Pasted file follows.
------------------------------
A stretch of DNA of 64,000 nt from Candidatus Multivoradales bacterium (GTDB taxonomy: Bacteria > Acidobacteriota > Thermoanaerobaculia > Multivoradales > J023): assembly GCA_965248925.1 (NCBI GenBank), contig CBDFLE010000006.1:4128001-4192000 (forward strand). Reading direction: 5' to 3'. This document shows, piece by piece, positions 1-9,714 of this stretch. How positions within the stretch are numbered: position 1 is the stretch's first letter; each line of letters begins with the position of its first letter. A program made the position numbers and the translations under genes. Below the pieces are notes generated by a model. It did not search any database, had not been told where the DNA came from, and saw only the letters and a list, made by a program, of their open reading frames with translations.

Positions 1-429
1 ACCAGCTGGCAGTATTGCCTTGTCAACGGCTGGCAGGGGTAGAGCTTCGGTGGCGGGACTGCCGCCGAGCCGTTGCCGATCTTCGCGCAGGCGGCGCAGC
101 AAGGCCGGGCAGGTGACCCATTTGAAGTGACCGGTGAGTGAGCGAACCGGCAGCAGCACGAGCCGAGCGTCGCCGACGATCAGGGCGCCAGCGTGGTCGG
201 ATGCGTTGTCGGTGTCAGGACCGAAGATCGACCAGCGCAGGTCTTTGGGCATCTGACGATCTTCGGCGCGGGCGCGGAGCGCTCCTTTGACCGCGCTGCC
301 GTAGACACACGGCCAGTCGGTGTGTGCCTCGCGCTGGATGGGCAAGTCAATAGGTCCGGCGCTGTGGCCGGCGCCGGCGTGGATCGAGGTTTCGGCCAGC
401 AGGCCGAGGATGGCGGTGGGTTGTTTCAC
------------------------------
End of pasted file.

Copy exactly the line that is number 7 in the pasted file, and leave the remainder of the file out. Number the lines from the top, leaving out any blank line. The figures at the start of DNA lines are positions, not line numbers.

401 AGGCCGAGGATGGCGGTGGGTTGTTTCAC